This is exactly what is happening right now in Burundi within Adventism. Human nature is the same in all ages. These images and video are from last week. This is the most important story taking place in the church today, and no one wants to talk about this tragic situation. There was a world crisis a few months ago. Every church publication asked for prayers, tolerance and consideration. But now that power and control have changed hands, even as the persecution continues, not a word is said about the continuing tragedy in Burundi.
There have been two factions operating in Burundi. The Joseph group was in power for over one year. Ted Wilson, Ganoune Diop and others started a world-wide campaign denouncing the abuse, the imprisonment and the mistreatment of their constituents.  They cried out against the closure of the churches. They blamed the government of Burundi for supporting the Joseph group. But as soon as the tables were turned and the Daniel group (backed by the General Conference and the East-Central Africa Division) came to power, what has happened since? Those who stood with Joseph or who sympathized with him have now become the recipients of the same systemic violations of religious freedom denounced by Ted Wilson and Ganoune Diop.
I don’t care if you are in Daniel’s group or in Joseph’s group. I don’t care if you sympathize with Daniel or Joseph. I don’t care if you are independent, dependent or suspended. I don’t care if you are part of the legitimate group or the illegitimate group. If you condone the use of force, violence, beatings and the imprisonment of fellow Seventh-day Adventist men, women and children, you are not a Christian, Christ does not live in you and you are not part of the Kingdom of God, unless you repent and leave the work of Satan.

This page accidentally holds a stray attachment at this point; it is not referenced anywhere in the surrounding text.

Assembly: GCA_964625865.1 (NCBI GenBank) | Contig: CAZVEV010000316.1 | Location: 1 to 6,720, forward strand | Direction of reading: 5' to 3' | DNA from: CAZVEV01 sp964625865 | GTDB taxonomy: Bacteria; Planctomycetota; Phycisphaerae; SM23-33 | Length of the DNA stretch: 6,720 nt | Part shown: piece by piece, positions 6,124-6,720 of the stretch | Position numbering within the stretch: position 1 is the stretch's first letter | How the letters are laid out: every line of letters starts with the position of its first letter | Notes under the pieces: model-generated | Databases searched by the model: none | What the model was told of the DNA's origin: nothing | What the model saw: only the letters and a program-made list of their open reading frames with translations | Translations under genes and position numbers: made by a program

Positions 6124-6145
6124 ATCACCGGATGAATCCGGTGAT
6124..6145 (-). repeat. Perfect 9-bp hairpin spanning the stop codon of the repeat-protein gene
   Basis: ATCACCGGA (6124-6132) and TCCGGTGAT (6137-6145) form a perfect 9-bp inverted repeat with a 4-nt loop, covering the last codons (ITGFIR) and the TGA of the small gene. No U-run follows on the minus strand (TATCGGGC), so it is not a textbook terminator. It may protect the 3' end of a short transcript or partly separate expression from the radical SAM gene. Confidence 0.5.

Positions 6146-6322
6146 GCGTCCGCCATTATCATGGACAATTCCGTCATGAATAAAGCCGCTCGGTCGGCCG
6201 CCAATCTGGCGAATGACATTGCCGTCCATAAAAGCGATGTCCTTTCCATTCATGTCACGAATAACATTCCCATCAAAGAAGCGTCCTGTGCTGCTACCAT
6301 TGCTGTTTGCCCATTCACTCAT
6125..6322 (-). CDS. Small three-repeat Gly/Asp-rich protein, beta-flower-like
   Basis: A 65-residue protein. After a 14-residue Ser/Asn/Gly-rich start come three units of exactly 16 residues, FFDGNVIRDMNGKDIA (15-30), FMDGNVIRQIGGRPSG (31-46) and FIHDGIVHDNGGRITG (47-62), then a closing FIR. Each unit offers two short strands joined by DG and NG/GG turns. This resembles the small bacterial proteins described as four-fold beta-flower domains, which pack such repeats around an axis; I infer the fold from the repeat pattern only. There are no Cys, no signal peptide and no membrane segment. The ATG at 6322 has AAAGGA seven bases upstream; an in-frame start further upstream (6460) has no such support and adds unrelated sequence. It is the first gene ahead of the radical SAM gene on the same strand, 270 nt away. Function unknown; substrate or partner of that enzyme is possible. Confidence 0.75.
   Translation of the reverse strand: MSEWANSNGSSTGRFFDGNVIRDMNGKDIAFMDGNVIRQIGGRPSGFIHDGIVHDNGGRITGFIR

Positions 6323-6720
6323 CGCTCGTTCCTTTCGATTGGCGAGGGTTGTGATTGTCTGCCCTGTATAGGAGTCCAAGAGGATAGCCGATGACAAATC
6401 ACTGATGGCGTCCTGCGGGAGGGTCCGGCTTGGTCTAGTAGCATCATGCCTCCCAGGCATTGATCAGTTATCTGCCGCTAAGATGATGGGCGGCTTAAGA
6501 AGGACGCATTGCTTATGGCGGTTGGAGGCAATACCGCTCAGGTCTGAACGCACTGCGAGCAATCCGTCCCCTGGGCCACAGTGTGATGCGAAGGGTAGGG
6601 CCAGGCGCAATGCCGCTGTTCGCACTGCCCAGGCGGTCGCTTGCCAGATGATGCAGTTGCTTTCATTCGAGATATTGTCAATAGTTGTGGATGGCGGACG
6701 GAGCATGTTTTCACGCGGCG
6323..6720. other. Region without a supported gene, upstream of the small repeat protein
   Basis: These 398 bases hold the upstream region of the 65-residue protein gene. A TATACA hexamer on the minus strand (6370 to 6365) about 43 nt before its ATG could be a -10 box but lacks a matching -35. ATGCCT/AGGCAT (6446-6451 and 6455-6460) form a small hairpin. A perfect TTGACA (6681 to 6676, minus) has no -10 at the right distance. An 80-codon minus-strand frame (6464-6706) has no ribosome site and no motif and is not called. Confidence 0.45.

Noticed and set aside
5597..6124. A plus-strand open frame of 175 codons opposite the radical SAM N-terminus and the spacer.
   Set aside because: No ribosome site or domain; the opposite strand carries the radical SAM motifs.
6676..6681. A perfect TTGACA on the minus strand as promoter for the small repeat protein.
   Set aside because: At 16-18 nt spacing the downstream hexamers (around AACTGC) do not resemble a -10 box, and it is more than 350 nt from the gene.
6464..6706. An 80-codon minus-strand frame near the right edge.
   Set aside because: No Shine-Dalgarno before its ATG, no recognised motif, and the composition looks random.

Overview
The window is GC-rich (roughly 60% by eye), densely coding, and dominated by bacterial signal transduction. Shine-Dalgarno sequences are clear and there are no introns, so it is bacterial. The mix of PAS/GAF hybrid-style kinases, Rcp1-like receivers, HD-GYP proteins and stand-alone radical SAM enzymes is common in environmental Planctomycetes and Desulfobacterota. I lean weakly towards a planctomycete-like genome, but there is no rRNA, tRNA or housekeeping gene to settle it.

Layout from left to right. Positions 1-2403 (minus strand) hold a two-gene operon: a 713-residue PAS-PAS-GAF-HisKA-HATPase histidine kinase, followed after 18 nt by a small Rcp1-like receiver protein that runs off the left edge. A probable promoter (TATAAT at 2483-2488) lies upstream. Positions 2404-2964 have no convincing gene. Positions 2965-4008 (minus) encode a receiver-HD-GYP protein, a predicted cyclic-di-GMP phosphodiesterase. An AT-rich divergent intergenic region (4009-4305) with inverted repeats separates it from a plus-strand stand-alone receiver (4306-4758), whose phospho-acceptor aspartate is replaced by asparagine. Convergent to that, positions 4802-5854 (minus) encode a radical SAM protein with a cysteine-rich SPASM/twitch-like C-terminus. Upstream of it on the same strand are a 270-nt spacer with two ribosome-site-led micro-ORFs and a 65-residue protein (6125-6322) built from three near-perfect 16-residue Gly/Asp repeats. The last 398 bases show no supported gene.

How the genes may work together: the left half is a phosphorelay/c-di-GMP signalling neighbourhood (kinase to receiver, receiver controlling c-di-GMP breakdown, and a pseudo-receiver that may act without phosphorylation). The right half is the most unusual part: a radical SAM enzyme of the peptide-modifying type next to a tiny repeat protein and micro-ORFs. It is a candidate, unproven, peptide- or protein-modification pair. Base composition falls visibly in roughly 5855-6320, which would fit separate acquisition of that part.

The Church of Jesus NEVER tortured anyone. The Church of Jesus never burned anyone at the stake. The Church of Jesus never put innocent people in prison. The Church of Jesus never persecuted anyone. And whenever we participate in these activities, we have another spiritual father who is not God but the devil:
“Ye are of your father the devil, and the lusts of your father ye will do. He was a murderer from the beginning, and abode not in the truth, because there is no truth in him. When he speaketh a lie, he speaketh of his own: for he is a liar, and the father of it.” John 8:44.
“Whosoever hateth his brother is a murderer: and ye know that no murderer hath eternal life abiding in him.” 1 John 3:15.
Where are all of Ted Wilson’s letters now? Where are the calls to prayer? There are none. Where is Ganoune Diop? He is nowhere to be found. Why? Because the right group is now in power. Do we really believe in religious freedom? Or is it just lip-service? Is it just good for raising funds? Isn’t it our duty to extend those same Christian courtesies to our fellow believers? Or will we repeat the same tragic history of ancient Israel? Will we repeat the tragedies that occurred during the Holy Inquisition?
Here in the United States and in other developed nations we are dealing with restrictions and church closings. But the restrictions are imposed by authoritarian municipal and state governments. This is nothing like what is happening in Burundi. In Burundi, church closings are being enforced by fellow Seventh-day Adventist believers with the full support of the East-Central Africa Division and the General Conference.
This is an important religious liberty issue that has been ignored, not only by the world, but by the church as well. Sadly, our brothers and sisters in the faith in Burundi have been forgotten. They have no voice. This could end today. It should end today. These are the men who can end this:
- Blasious Ruguri, President East-Central Africa Division
- Ted Wilson, President of the General Conference